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Re: Re: 'better mousetrap': how to perform timed event

by snafu (Chaplain)
on Apr 23, 2003 at 06:35 UTC ( #252463=note: print w/replies, xml ) Need Help??


in reply to Re: 'better mousetrap': how to perform timed event
in thread 'better mousetrap': how to perform timed event

I thought of this approach but wasn't able to come up with a really good way for the parent to know when the child finished counting. I am guessing that I would perform something to find out when the child is reaped (supposing it exits when the timer is finished?).

I apologize for some of the misunderstanding. This goes into somethings that have never been quite clear to me.

_ _ _ _ _ _ _ _ _ _
- Jim
Insert clever comment here...

  • Comment on Re: Re: 'better mousetrap': how to perform timed event

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Re: Re: Re: 'better mousetrap': how to perform timed event
by tachyon (Chancellor) on Apr 23, 2003 at 11:26 UTC

    You can find out exactly when the child exits but this is not what you specified which was exec something X seconds after Y event occurs. Forking a kid will do that for you and is quite portable. Why do you need to know when the child finishes? Not in spec. Kid will do its stuff X seconds after Y event. Why monitor it? What would you do if the child failed? If nothing redo Does it really matter? If no redo. What is failure? etc.....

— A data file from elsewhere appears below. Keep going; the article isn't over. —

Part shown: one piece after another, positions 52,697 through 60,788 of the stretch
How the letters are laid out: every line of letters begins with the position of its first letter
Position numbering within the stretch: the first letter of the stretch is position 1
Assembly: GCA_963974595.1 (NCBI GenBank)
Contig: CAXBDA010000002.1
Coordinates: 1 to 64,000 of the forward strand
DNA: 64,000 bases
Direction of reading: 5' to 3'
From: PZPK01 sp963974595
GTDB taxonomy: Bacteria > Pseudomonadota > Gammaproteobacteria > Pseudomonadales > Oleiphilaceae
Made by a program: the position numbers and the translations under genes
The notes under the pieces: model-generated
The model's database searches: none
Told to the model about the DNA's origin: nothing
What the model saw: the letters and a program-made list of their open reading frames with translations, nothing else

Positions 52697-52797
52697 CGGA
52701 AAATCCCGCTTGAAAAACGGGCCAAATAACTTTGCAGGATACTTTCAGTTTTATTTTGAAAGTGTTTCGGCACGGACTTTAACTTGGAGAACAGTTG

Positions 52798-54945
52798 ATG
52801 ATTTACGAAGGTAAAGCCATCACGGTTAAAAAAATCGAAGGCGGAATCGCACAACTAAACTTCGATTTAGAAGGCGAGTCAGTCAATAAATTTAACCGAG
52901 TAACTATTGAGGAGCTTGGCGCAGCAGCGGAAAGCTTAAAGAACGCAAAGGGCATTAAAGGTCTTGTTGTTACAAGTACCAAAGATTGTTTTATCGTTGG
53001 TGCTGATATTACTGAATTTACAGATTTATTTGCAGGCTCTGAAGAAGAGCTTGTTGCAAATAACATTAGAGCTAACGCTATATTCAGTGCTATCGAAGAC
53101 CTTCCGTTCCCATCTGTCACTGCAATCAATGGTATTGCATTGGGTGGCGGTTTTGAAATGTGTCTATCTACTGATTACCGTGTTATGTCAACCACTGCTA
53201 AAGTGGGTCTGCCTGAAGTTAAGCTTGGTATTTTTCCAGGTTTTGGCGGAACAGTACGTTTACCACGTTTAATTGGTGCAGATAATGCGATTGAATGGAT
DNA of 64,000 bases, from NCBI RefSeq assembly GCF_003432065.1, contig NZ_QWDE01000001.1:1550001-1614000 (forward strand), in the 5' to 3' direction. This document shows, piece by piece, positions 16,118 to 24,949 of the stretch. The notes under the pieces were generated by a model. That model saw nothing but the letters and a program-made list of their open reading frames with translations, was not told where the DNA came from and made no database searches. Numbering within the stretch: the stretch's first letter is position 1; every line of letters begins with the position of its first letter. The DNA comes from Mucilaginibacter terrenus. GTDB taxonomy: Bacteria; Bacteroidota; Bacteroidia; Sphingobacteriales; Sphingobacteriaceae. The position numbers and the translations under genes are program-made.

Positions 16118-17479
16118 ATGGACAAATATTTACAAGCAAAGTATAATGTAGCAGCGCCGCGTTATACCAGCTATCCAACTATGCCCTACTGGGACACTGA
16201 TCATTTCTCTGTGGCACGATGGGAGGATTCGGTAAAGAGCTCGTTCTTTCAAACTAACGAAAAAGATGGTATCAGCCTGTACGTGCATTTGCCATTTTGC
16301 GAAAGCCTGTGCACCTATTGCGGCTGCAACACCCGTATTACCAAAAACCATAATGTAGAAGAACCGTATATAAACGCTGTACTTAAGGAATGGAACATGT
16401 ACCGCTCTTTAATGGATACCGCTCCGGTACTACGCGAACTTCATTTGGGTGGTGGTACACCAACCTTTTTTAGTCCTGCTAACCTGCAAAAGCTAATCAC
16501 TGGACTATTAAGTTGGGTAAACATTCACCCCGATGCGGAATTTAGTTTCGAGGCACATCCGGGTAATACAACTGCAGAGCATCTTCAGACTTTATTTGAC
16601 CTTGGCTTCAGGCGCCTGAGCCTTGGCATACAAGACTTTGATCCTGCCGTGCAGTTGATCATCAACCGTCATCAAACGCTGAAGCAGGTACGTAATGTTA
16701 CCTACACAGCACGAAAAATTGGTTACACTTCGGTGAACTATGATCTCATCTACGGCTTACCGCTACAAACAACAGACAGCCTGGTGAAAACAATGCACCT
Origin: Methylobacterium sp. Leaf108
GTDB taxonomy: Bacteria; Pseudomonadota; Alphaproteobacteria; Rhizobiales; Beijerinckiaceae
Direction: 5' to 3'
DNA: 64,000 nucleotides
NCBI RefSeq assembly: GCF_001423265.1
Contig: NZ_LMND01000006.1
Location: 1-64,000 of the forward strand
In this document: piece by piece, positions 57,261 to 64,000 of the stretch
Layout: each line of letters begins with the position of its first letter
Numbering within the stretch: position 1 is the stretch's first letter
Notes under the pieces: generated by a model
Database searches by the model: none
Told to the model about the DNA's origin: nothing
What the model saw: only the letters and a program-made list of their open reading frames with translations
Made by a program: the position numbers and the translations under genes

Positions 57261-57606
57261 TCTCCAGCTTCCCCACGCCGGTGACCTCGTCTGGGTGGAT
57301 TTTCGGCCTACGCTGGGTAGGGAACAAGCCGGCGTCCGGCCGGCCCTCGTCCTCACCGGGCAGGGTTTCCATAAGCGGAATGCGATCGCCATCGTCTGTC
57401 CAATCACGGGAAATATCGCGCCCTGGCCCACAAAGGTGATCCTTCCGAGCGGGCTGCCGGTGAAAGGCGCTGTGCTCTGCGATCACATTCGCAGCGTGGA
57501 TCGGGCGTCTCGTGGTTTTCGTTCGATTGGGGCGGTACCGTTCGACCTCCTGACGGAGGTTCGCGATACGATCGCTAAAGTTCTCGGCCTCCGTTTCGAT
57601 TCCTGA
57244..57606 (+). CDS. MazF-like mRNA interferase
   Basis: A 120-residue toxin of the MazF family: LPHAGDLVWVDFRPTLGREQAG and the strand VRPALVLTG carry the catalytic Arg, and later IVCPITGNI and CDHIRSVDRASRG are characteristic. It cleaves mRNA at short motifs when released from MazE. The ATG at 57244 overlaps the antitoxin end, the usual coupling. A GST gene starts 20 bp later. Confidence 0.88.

cheers

    tachyon

    s&&rsenoyhcatreve&&&s&n.+t&"$'$`$\"$\&"&ee&&y&srve&&d&&print

      I don't need to exec() something as much as I need to call a sub-routine. I would figure that since the fork()'ed child is monitoring the time difference it probably couldn't call the sub-routine once the timelimit was reached, right? If I were using threads this could be possible, iiuc. However, forked children don't know what their parent is doing nor does the parent know what it's children are doing with the exception of when the child exits, right? Im not trying to be snide. I'm honestly asking the question because this is how I understand how it all works.

      So, in short, after 20 seconds once the vote has been initiated, I need to call end_vote() which does some things and then re-initializes all the variables used in the vote session.

      _ _ _ _ _ _ _ _ _ _
      - Jim
      Insert clever comment here...

        However, forked children don't know what their parent is doing nor does the parent know what it's children are doing with the exception of when the child exits, right?

        This is totally wrong. Read perlipc

        Here is code that uses Hang Up signal to perform the required parent/child IPC:

        [root@id3 root]# cat test.pl #!/usr/bin/perl $|++; $SIG{HUP} = sub { do_end_vote() }; while ( 1 ) { my $event = check_for_event(); if ( $event ) { do_start_vote(); if ( fork() == 0 ) { # this is kid sleep 10; local $SIG{HUP} = sub { print "Child caught HUP!" }; # signal parent (and kid) kill HUP, $0; exit 0; } } # this is parent sleep 1; print "."; } sub do_start_vote { print "Begin" } sub do_end_vote{ print "End!" } # generate one event every 20 calls to this sub for testing sub check_for_event{ $a++; return $a%20 == 0 ? 1 : 0 } [root@id3 root]# ./test.pl ...................Begin.........Child caught HUP!End!...........Begin +.........Child caught HUP!End!...........Begin.... [root@id3 root]#

        cheers

        tachyon

        s&&rsenoyhcatreve&&&s&n.+t&"$'$`$\"$\&"&ee&&y&srve&&d&&print

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